The California qualification by permit method allows full public advertising,
but the offering must be a California intrastate offering. (All investor
must be located in California, the company must be a California entity with
its principal place of business in California, and it must have and expect
it will have 80% of its assets, expenditures and sources of revenue in California.)
Most states participate in regional approval for federal Rule 504/state
SCOR offerings of up to $1 million. The states are grouped in five regions
and approval by the designated state gives permission to make the offering
to all participating states in the region. Full public advertising is allowed.
One problem, though, is that California does not participate in the regional-review
system, so the offering has to be separately submitted for review to the
California Commissioner of Corporations.
Finders In California
While in theory it is possible to find licensed securities brokers to sell
an offering, as a practical matter that can be difficult. Commissions often
run from 7% to 20%. In addition, licensed securities brokers are generally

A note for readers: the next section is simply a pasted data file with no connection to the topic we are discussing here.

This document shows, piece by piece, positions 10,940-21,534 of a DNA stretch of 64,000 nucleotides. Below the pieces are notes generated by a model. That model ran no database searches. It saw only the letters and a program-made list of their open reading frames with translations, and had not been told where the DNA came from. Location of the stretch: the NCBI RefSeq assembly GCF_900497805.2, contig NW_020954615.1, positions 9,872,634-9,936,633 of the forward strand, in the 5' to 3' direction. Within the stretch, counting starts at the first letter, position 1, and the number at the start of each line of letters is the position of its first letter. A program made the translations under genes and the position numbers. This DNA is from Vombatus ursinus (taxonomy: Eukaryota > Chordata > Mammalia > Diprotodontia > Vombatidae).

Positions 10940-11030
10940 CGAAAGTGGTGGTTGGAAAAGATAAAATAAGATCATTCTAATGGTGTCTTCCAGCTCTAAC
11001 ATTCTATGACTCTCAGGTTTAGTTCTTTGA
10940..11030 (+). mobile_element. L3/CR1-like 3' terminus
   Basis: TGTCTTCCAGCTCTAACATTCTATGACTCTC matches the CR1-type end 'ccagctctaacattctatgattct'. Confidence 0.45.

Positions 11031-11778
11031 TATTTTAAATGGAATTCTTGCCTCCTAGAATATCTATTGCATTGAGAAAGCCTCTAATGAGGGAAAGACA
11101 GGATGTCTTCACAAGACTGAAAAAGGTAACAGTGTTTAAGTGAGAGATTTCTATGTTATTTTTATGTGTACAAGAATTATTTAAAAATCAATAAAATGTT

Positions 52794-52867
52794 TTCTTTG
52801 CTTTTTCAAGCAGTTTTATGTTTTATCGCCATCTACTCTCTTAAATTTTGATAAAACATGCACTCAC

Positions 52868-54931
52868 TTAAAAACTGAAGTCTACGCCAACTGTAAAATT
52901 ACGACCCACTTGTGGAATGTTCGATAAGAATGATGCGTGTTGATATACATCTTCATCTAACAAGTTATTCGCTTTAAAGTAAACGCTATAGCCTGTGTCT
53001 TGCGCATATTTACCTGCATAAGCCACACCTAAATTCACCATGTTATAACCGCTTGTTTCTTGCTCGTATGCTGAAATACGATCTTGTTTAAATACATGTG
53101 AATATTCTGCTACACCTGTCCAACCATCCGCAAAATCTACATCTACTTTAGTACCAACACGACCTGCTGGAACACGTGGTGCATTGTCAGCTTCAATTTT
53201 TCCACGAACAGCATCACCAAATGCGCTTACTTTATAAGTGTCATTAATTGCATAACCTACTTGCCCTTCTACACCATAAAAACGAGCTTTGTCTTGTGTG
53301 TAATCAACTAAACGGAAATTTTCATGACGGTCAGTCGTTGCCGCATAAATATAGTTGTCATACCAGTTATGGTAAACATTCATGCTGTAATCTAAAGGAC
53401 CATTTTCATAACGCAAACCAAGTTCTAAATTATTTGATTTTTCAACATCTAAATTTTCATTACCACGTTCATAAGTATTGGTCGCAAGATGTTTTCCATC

reluctant to handle an offering unless the amount being raised is in excess
of $5 million to $10 million and they are absolutely convinced they can
sell the offering. (In addition, generally they want an attorney other than
the attorney handling the offering to issue an opinion letter stating that
the offering complies with all the securities laws.)
This raises the issue of using “finders”. Finders are people who are not
licensed as securities brokers who are paid a commission (or other performance-based
compensation) for locating investors. Federal law prohibits the use of finders.
Finders may be used in California-only intrastate offerings if all the requirements
are carefully followed.
Since roughly 2000, the SEC has effectively prohibited performance-based
compensation for those who are not federally licensed securities brokers.
On the federal level finders can only be paid a fee that is paid regardless
of the success of the offering – and of course offerors do not want to do
An intrastate offering limited to California is different because California
allows finders to be paid on a commission (or other performance-related)
basis even if they don’t have a securities brokers license. The finders
cannot be officers, directors, employees or independent contractors of the
offering company (and probably cannot become so for at least six months
after the offering ends). In addition, the finders may only introduce the
parties and can play no role in negotiating the terms of the investment,